BONUS TRACKS: Outside and As

UPSIDES: “I’d service the community – but I already have.” What a wag! George didn’t really need anything extra to pep up his greatest hits double-disc set (an album featuring the likes of A Different Corner and Praying For Time is not going to suffer from a dearth of quality), but he did so anyway in the shape of a comedy gay song and a superfluous if well-executed celebrity duet.

DOWNSIDES: That bit at the start of Outside where George sings like Barry White is still, even now, profoundly unsettling.


ALBUM: Carry On Up the Charts: The Best of The Beautiful South (1994)

BONUS TRACK: One Last Love Song

UPSIDES: The promise of the title, i.e. that this would be the last time Heaton and co wrapped their dreary drink-soaked tonsils around a soppy country-tinged ballad, and instead were about to return to doing songs about sleeping in late, Peter Beardsley and self-immolation.

DOWNSIDES: The fact it turned out not to be true. The “limited edition” version of the album loses more points for featuring an “alternative” recording of Let Love Speak Up Itself with one of those imposter women doing the vocals instead of Paul.


ALBUM: Morrissey Greatest Hits (2008)

BONUS TRACKS: That’s How People Grow Up, All You Need Is Me

UPSIDES: Moz leafing through the lexicon of Dr River Song and deciding to call someone a “sweetie”.

DOWNSIDES: “Reissue, repackage, repackage! Reevaluate the songs! Extra track and a tacky badge!” Yes yes, we all heard Steven Patrick railing against the very notion of the bonus track back in the 1980s when he was good and when he brought to all his records a palpable sense of needing sincerity. But this was the noughties when he was crap and when he brought to all of his records a palpable sense of needing the money. Neither of these efforts are much cop, both recycling the same guitar-led mix of muscle and mincing in which Moz has traded since 1992’s Your Arsenal. Worst of all, though, both of the songs turned up on the studio album Years of Refusal barely 12 months later! A tacky badge would’ve been better.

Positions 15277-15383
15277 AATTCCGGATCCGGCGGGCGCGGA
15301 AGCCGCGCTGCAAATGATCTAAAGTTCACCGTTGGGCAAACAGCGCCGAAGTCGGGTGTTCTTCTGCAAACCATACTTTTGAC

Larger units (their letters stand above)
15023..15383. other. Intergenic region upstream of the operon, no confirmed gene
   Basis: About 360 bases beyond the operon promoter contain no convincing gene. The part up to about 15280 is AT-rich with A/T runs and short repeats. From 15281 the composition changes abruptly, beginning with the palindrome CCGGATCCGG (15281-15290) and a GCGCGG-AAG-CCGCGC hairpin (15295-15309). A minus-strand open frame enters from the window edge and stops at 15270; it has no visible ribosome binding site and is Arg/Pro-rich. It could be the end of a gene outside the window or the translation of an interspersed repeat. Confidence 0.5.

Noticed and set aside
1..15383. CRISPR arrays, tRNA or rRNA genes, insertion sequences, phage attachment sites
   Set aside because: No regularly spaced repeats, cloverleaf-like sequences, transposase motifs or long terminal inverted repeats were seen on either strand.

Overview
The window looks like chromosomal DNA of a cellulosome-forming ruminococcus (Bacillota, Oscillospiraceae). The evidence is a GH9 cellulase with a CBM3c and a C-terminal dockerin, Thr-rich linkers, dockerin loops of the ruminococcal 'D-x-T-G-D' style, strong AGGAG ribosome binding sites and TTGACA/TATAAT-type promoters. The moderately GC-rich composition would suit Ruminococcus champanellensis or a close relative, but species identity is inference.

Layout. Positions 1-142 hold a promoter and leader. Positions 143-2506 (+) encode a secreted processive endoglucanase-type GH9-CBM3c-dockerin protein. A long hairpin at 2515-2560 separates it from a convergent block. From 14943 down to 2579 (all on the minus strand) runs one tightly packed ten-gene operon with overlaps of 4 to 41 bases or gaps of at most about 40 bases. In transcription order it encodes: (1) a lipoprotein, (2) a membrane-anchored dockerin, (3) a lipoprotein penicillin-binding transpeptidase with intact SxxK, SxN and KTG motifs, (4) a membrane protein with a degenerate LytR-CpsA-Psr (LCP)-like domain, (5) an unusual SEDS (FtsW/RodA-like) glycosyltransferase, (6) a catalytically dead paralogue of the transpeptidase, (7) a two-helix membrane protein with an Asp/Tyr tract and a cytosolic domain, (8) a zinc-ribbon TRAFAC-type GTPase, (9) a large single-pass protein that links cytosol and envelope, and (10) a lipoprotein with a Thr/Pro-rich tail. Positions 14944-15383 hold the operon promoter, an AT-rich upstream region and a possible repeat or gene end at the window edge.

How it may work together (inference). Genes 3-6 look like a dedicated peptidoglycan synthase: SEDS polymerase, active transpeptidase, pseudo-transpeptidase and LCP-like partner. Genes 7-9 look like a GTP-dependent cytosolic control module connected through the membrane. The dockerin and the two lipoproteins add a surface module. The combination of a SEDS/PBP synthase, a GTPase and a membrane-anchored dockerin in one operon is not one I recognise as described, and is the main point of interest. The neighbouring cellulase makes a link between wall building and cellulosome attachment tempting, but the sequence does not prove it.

*”Yes?” – Bono

** And that was just the people in the video (SATIRE)



  1. Andy Elms

    July 4, 2010 at 9:51 pm

    Most annoying for The Sweetest Thing was that as it was released in 1998, it was put into the “Best of 1990s” album as well…

  2. fl3m

    July 4, 2010 at 10:06 pm

    The first time I heard the opening bars of The Sweetest Thing I was convinced it was Mark and Lard doing a Shirehorses pisstake.

  3. TV Cream

    July 4, 2010 at 10:17 pm

    …Sentiments that probably led to the two of them banging out some duff notes on their studio piano over the opening bars every time they had to play the song on the air.

  4. @CherryHintonBlu

    July 4, 2010 at 10:29 pm

    Surely “Hey Manhattan!” had been on From Langley Park to Memphis several years earlier?

  5. TV Cream

    July 5, 2010 at 7:45 am

    You’re right! Now corrected.

  6. annoyingmouse

    July 5, 2010 at 4:03 pm

    I felt that the Pet Shop Boys done the same thing with PopArt years later. Flamboyant – brilliant, Miracles – meh. Funnily enough that album didn’t include Was It Worth It?

  7. paulus - bangkok

    July 6, 2010 at 2:47 pm

    Macca; slacker!
    Regurge and cash the cheque.
    Hurry, hurry the listeners haven’t caught on yet.
    ‘Blasphemy’ i hear you say… nay, nay and thrice nay… is my respite
    quite simply, in my opinion…. Macca is simply-shite!

    bonus tracks are slacker-tastic!

  8. David Pascoe

    July 7, 2010 at 5:05 pm

    All complaints about The Sweetest Thing are rendered null and void on account of the video being so fantastic.

    • RichardPD

      June 17, 2020 at 2:26 pm

      The video of The Sweetest Thing was directed by Godley & Creme so it was bound to be good. They almost managed to do it in one take too.

      It a shame this became a moribund feature nearly a decade ago because I’m sure there are many more examples.

  9. Applemask

    July 7, 2010 at 10:06 pm

    All You Need Is Me is pretty good. Neither of them should have been anywhere near the studio album though.

  10. Chris Hughes

    July 12, 2010 at 10:21 pm

    One thing we forgot and I think we all did.

  11. richardpd

    July 25, 2020 at 4:22 pm

    Prefab Sprout seem to be one of those acts that have been going for years mostly working at their own pace, & only briefly coinciding any current trends and chasing chart positions.

    It’s a shame Paddy McAloon has been unwell in recent years, losing most of his hearing and only able to work on his own.